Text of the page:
By Betsy Ashton
I don't have a favorite year. I have favorite years. By that, I mean I have years I think about with pleasure. I wonder what it would be like to relive them.
I loved my sophomore year in high school because I got my first horse. Not a horse I rented, but one I had to feed, groom and ride. I learned all about mucking out stalls (horse poop smells good, pee not at all), picking poop out of hooves, brushing coats until they gleamed and my arms ached. Horses are hard work, but what they give back in love and teaching patience are lessons never to be forgotten. Would I like to relive that sophomore year? Not really. Yes, the horse was wonderful, but to relive that year would mean taking English with a woman who was usually so drunk she fell out of her chair. Engilish was at 10. She arrived drunk and left drunker, if that's a word. No, no reliving sophomore year.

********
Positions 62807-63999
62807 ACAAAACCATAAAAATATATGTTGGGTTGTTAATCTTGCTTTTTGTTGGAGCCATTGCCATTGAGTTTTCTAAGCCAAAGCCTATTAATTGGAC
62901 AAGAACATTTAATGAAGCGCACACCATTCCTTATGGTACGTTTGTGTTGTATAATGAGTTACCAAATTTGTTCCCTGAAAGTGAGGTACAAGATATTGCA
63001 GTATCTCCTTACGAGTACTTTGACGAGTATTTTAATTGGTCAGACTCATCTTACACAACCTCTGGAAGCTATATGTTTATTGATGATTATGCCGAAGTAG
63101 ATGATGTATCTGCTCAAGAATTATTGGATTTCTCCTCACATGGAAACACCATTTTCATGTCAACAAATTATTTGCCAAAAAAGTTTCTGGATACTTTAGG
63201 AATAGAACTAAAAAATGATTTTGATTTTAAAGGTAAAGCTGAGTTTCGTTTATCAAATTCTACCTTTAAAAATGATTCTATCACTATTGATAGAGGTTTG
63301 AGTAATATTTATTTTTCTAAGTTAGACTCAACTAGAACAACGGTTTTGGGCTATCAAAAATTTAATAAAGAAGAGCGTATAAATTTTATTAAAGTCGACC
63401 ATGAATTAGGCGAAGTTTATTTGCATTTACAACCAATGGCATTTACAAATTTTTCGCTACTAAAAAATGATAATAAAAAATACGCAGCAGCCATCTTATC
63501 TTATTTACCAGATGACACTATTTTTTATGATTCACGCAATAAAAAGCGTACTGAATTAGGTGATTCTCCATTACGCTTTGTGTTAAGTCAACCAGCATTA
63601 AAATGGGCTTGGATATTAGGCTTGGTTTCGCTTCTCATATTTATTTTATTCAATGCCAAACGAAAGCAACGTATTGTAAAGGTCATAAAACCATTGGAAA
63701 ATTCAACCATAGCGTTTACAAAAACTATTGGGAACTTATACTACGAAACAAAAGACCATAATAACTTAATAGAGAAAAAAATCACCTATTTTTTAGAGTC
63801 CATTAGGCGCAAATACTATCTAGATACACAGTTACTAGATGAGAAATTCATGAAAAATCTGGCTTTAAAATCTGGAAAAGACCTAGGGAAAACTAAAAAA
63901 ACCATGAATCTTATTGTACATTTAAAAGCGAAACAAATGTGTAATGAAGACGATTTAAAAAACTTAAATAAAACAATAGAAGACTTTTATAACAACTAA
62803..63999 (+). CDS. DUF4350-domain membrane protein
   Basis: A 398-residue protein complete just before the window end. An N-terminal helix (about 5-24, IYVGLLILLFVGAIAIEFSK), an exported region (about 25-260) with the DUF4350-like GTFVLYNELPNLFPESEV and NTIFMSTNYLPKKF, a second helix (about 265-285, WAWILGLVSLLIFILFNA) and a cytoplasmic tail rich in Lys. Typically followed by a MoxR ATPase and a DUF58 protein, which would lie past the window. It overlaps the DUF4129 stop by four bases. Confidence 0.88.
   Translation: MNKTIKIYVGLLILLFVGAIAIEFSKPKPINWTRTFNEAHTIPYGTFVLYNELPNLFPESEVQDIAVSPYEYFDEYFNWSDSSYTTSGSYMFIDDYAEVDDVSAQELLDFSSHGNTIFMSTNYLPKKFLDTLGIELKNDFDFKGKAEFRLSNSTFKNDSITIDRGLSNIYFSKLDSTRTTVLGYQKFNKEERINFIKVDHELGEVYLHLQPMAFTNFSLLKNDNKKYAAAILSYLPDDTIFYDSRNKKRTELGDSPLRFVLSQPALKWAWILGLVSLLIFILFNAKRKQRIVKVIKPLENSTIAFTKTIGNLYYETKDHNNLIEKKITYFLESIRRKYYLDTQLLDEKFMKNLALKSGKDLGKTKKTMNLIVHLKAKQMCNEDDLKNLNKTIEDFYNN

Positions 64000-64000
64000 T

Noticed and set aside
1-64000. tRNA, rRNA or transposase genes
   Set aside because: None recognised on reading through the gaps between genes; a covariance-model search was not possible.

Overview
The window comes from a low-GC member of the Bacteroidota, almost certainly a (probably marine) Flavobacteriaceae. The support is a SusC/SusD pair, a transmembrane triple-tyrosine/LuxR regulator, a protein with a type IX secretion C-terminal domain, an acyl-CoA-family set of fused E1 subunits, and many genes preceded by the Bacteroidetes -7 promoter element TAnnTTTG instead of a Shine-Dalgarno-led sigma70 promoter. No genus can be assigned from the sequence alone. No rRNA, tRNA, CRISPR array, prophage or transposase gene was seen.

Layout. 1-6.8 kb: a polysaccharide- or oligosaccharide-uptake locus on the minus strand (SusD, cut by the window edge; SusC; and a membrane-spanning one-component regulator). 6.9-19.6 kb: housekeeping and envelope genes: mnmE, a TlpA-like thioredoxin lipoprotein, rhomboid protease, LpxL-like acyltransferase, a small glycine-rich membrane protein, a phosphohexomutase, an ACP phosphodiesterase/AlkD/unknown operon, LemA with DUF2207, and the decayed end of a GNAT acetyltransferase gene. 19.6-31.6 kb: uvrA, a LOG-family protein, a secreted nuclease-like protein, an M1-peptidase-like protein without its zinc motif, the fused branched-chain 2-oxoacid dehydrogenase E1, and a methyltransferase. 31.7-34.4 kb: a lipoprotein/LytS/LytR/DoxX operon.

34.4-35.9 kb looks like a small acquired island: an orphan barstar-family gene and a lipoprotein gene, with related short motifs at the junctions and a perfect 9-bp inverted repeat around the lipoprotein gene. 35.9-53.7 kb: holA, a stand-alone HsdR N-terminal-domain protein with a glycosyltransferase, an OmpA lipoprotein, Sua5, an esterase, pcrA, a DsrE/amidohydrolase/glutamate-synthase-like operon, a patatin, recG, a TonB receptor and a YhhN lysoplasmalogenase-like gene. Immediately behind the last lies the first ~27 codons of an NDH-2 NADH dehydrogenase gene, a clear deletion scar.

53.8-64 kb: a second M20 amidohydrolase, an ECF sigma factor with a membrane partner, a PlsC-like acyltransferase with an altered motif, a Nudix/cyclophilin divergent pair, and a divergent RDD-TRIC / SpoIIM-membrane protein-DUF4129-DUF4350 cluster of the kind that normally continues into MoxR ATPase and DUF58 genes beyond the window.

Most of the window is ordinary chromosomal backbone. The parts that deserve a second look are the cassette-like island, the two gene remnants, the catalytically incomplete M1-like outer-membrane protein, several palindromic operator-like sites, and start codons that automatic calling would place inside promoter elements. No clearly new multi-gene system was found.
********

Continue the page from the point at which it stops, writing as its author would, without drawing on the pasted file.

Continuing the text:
How about undergraduate years? Oh my yes, I'd relive all of those. I had wonderful professors, even the one whose favorite word was plethora. He told the class that no one would get higher than a B because then we had taught him something. What a pompous ass! I got an A. I taught him something he didn't know. He threw down a challenge; I took it up. The class: Chinese history. I still have friends from undergraduate days at UCLA. We've grown together, but I don't think any of us want to go back to that time.
Well, maybe we should. That was a period of great political and social movements when we were young and naive enough to think our sheer numbers could change the world. Looking back, we did change the world, just not in the way we imagined. If we could recapture some of that energy, maybe we could influence events happening today.
I don't need to return to one of my favorite years. In January 1981 I met my dear husband. In a bar. In Tokyo. I relive our years together every day when I look at his smiling face, when we work together in a shared office, when we eat dinner and when we lie together at night. I don't need to go back. Going forward is enough.
So, I don't have a favorite year. Parts of every year are favorites. Each form memories that are woven into the tapestry that is me. Each year, more threads arrive. I remember them all with love and gratitude. Even the drunk in high school English.
What are your favorite memories?
Betsy Ashton is the author of Mad Max Unintended Consequences available on Amazon and Barnes and Noble. She lives for words and writing.